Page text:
Catalog (click here)
Contains 1 mount (turret) with barrels.
Scale: 1/285. This model kit was erroneously labeled as 1/292 scale from 1960 but corrected to 1/285 scale in Revell's 2009 boxing.
When built, Wind class icebreakers, such as USCGC Northwind, USCGC Eastwind and USCGC Southwind were originally fit with one or two 5"/38 twin mounts.
Some ships of the class, such as USCGC Burton Island, USCGC Staten Island and USCGC Westwind, received single 5"/38 mounts, available seperately (click here), especially those ships that served in the Soviet Navy under Lend-Lease during World War II. Consult your references to know which mounts you need for your ship.
Click here for cleaning and painting advice.
© Model Monkey Book and Hobby. This 3D-printed item may not be copied or recast.
Among naval historians, the US Navy 5"/38 caliber gun is considered the best intermediate-caliber, dual purpose naval gun of World War II.
From Wikipedia: "The Wind-class icebreakers were a line of diesel electric-powered icebreakers in service with the United States Navy, United States Coast Guard, Royal Canadian Navy, Canadian Coast Guard and Soviet Navy from 1944 through the late 1970s. They were very effective ships: all except Eastwind served at least thirty years, and Northwind served in the USCG continuously for forty-four years. Considered the most technologically advanced icebreakers in the world when first built, the Wind-class icebreakers were also heavily armed; the first operator of the class was the United States Coast Guard, which used the vessels for much-needed coastal patrol off Greenland during World War II. Three of the vessels of the class, Westwind, Southwind, and the first Northwind all went on to serve temporarily for the Soviet Union under the Lend-Lease program, while two others were built for the United States Navy and another was built for the Royal Canadian Navy; all eight vessels were eventually transferred to the United States Coast Guard and the Canadian Coast Guard.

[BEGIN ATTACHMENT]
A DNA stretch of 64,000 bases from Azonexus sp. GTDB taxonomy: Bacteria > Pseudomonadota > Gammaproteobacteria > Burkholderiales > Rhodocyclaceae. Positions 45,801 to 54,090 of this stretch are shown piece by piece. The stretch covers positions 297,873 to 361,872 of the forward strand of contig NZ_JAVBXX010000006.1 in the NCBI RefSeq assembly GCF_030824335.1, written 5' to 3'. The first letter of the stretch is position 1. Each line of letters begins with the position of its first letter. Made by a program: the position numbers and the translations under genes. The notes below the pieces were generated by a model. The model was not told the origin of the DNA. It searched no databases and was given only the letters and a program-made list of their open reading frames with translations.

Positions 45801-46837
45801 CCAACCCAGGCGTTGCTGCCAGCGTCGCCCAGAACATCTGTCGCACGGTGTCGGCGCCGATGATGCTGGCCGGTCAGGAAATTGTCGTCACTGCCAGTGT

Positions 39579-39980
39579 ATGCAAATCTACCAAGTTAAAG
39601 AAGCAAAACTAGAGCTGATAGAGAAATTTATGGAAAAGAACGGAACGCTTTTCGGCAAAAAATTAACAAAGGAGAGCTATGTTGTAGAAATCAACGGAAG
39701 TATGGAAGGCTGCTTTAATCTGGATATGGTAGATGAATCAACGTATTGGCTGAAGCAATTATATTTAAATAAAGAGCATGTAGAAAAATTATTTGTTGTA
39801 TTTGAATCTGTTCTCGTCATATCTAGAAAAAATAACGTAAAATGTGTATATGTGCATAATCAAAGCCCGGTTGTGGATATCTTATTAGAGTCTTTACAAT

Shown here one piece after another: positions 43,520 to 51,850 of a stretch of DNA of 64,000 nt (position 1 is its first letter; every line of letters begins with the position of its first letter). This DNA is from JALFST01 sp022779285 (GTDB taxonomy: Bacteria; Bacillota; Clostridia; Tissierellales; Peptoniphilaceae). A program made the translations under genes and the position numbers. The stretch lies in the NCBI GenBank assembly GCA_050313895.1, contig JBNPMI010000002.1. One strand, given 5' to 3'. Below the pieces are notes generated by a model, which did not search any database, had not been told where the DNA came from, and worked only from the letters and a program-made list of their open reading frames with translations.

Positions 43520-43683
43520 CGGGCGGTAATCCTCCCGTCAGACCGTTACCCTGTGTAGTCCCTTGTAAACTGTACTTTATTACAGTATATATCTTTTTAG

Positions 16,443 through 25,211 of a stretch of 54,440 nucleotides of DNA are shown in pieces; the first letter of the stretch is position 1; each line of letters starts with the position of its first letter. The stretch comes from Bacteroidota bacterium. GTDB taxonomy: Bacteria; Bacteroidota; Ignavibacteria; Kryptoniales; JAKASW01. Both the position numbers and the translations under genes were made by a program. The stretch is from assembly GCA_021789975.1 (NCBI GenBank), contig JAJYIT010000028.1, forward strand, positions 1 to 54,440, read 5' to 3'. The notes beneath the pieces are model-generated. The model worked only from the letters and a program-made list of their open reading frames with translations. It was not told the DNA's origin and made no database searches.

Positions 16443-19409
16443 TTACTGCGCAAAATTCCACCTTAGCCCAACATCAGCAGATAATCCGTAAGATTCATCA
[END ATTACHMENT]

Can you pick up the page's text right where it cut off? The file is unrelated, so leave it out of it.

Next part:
"The Wind-class ships were the first class of true icebreakers built by the United States. Gibbs & Cox of New York provided the designs with input from the Coast Guard's Naval Engineering Division. The final design was heavily influenced by studies conducted by then LCDR Edward Thiele, USCG (later RADM, and Engineer in Chief of the U.S. Coast Guard) of foreign icebreakers, namely the Swedish Ymer, built in 1931, and the Soviet Krasin.
"Seven ships of the class were built in the United States, and one modified version, HMCS Labrador, was built in Canada."